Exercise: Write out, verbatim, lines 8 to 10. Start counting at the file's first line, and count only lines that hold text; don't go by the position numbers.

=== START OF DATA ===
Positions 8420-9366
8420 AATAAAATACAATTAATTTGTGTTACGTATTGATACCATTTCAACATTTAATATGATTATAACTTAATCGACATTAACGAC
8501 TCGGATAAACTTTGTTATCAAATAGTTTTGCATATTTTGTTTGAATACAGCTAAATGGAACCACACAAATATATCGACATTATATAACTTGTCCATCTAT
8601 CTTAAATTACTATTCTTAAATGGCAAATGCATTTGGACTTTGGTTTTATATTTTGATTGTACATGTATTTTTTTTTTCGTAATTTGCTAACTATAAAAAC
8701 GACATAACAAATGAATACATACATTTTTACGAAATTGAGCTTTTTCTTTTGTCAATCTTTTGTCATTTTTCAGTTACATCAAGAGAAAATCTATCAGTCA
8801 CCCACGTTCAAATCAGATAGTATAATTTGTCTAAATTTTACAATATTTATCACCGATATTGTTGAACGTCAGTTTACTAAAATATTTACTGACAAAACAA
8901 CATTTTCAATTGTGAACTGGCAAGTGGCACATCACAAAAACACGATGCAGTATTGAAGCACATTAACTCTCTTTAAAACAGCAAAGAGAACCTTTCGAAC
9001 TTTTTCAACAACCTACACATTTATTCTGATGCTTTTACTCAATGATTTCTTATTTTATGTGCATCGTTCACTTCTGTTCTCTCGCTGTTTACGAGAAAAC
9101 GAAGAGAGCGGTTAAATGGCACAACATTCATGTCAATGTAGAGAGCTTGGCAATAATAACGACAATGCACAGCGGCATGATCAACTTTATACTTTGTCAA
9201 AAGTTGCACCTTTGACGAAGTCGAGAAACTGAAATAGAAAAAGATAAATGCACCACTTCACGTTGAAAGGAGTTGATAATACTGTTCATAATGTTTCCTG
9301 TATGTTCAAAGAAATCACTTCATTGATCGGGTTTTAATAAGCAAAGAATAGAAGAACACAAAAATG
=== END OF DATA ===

9001 TTTTTCAACAACCTACACATTTATTCTGATGCTTTTACTCAATGATTTCTTATTTTATGTGCATCGTTCACTTCTGTTCTCTCGCTGTTTACGAGAAAAC
9101 GAAGAGAGCGGTTAAATGGCACAACATTCATGTCAATGTAGAGAGCTTGGCAATAATAACGACAATGCACAGCGGCATGATCAACTTTATACTTTGTCAA
9201 AAGTTGCACCTTTGACGAAGTCGAGAAACTGAAATAGAAAAAGATAAATGCACCACTTCACGTTGAAAGGAGTTGATAATACTGTTCATAATGTTTCCTG